Some probabilistic pandemic models incorporate a degree of negative correlation between transmissibility and virulence on the grounds that highly virulent diseases are more debilitating and therefore readily self-limit (Woo 2015). The argument is that this self-limiting behaviour means such diseases would be under negative selective pressure and are therefore less common. While this argument has been criticised for assuming group selection, 8 further evolutionary arguments and simulations suggest that an intermediate level of virulence is preferred (Lenski and May 1994). This is captured in the models by sampling from a joint distribution of transmissibility and virulence.

Estimates of the other factors influencing the post-intervention transmissibility and virulence of the disease are based on assessment of experience in prior pandemics, published countermeasure efficacy where available, and stated best (and actual) practices of government agencies and NGOs in countering infectious disease. These are likely to be simple distributions and are open to be adjusted and stress-tested by the end user in some probabilistic pandemic modelling software packages (RMS 2014).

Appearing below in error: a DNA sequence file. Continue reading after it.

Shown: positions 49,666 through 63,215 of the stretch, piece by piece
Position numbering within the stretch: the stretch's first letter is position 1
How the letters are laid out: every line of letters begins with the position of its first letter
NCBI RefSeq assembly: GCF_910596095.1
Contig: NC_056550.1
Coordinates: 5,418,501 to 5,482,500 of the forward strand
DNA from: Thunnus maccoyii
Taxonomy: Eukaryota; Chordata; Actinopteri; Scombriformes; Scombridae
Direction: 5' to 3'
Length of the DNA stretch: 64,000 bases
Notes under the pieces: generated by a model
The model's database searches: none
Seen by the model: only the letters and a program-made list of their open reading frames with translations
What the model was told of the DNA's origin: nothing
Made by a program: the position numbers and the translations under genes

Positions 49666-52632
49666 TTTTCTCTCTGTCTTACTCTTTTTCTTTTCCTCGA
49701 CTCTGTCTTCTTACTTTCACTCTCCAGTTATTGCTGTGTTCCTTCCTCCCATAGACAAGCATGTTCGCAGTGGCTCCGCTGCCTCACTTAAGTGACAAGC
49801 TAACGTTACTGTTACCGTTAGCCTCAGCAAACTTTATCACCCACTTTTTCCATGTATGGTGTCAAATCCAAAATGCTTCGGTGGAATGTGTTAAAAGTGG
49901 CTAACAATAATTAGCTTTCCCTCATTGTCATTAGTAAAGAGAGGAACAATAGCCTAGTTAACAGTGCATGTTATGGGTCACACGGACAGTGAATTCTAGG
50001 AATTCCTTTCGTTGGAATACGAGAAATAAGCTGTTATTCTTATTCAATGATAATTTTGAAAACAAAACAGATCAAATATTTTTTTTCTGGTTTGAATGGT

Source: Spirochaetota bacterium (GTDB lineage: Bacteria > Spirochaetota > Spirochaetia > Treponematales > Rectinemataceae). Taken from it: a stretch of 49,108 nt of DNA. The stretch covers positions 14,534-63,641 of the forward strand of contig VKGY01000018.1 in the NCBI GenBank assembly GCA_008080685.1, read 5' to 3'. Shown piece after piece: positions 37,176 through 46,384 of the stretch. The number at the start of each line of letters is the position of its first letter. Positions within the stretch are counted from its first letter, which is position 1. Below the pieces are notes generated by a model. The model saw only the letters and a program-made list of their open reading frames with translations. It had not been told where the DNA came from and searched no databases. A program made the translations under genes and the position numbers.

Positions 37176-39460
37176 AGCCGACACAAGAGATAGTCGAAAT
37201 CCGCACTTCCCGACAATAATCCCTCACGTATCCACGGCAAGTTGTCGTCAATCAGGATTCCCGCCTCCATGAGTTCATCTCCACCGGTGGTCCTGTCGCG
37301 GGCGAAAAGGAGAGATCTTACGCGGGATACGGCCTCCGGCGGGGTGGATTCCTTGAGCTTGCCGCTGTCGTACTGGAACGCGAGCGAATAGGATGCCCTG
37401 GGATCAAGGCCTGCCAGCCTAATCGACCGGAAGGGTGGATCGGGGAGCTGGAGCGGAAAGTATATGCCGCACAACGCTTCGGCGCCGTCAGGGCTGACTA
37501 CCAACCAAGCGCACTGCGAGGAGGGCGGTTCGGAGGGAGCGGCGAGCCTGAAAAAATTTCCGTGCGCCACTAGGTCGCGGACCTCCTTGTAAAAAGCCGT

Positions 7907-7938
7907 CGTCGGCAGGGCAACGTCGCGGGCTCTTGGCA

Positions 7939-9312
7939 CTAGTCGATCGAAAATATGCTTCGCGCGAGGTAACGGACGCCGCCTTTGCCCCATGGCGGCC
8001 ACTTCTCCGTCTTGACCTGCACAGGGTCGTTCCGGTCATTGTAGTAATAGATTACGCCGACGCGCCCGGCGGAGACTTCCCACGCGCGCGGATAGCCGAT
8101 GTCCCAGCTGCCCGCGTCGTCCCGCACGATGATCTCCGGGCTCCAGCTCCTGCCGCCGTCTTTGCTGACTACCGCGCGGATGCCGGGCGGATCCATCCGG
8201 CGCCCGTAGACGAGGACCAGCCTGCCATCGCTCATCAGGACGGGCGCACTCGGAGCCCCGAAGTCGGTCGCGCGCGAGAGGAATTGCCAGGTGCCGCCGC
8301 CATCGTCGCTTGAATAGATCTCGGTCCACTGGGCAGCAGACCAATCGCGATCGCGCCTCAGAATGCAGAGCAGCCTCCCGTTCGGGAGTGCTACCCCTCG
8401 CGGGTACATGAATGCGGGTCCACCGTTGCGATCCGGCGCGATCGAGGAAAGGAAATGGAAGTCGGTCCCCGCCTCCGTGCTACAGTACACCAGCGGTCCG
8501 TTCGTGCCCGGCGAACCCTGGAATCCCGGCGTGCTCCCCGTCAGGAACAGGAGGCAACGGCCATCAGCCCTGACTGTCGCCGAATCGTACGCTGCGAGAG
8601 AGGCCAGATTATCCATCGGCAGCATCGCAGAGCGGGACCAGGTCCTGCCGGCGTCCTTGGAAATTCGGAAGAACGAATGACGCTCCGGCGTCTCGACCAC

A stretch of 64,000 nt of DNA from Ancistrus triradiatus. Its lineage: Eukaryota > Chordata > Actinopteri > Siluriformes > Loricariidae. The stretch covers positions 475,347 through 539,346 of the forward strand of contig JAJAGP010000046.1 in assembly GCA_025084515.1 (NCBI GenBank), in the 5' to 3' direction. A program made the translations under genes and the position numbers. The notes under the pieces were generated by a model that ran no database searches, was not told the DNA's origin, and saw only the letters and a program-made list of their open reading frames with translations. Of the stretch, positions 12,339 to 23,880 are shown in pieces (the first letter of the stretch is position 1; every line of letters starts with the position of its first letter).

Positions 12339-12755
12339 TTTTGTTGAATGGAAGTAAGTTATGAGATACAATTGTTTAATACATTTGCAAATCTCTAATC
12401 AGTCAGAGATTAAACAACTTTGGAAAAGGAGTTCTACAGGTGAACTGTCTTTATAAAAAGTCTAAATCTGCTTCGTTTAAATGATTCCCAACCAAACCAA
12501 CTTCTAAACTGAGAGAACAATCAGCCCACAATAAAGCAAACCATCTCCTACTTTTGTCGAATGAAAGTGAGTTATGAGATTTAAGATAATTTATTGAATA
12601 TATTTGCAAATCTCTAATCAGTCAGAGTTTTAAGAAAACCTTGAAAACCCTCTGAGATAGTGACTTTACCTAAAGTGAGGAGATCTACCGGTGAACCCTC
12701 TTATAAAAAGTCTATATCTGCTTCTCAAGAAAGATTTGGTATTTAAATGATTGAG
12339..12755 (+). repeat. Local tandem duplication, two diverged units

15.6.2.1 Infectious Disease Modelling in Comparison to Catastrophe Modelling

Scenario-based and probabilistic models for pandemics are similar in structure to natural catastrophe models for geophysical hazards. Table 15.4 shows a comparison of the main elements of these models used in the insurance industry. A key difference between most natural catastrophe events and pandemics is the timeframe over which they develop. Many natural catastrophes, in terms of physical hazard, are over within hours, days or weeks of the first damage. However, even pandemics with a short caseload doubling time can go on for many months, even years. 9 This results in a further type of scenario modelling for pandemics—emerging event modelling.
Table 15.4

Comparison of the functional components of pandemic models versus natural catastrophe models

 

Natural hazard model

Pandemic model

Historical reconstructions